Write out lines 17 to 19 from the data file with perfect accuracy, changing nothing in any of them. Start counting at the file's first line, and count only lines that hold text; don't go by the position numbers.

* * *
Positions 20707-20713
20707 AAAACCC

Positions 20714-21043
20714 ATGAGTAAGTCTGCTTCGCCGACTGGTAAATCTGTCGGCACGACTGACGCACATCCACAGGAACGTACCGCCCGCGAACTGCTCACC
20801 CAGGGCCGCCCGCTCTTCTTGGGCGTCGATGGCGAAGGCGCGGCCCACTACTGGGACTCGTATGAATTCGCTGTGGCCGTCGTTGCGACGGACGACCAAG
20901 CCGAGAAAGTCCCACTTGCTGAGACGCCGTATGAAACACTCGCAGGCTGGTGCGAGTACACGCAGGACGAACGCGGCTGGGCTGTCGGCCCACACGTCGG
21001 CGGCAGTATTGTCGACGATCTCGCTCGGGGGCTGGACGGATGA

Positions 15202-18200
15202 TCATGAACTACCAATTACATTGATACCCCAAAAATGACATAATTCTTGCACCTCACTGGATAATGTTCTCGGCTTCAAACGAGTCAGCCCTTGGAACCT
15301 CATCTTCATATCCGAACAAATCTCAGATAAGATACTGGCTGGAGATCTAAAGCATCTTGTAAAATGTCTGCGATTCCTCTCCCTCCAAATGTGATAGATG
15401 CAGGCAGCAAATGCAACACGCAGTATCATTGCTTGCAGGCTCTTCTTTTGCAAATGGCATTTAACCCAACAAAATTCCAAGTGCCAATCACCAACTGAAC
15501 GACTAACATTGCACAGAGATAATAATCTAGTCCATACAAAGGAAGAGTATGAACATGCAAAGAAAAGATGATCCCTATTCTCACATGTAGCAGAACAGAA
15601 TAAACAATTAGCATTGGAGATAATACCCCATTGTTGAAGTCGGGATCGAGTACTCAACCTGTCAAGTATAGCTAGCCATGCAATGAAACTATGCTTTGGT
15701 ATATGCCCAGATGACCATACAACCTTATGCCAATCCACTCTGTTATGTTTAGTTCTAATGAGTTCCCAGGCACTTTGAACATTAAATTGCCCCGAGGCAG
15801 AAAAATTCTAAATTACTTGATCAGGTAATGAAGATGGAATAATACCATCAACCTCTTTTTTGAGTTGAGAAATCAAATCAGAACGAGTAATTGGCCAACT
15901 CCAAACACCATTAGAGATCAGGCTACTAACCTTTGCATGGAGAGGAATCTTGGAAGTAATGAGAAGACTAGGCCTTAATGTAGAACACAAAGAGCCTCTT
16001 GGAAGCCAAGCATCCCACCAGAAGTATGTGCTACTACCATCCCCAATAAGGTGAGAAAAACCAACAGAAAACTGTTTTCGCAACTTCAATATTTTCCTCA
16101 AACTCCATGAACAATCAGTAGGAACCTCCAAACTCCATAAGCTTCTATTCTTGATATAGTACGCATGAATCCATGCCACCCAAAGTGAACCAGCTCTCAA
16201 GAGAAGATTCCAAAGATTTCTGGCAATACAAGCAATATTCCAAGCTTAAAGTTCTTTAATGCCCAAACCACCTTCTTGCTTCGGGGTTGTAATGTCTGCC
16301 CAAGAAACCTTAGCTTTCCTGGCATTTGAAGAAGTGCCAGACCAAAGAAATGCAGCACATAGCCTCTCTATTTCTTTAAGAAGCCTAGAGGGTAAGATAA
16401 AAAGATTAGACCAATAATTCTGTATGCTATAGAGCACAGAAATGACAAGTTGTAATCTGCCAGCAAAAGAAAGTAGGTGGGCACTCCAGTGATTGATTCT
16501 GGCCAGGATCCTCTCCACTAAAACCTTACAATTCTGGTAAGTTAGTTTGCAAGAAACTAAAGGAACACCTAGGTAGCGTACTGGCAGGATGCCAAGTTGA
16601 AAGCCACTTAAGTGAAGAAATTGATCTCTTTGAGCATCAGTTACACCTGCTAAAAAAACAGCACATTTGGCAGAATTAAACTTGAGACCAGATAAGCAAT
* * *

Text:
16001 GGAAGCCAAGCATCCCACCAGAAGTATGTGCTACTACCATCCCCAATAAGGTGAGAAAAACCAACAGAAAACTGTTTTCGCAACTTCAATATTTTCCTCA
16101 AACTCCATGAACAATCAGTAGGAACCTCCAAACTCCATAAGCTTCTATTCTTGATATAGTACGCATGAATCCATGCCACCCAAAGTGAACCAGCTCTCAA
16201 GAGAAGATTCCAAAGATTTCTGGCAATACAAGCAATATTCCAAGCTTAAAGTTCTTTAATGCCCAAACCACCTTCTTGCTTCGGGGTTGTAATGTCTGCC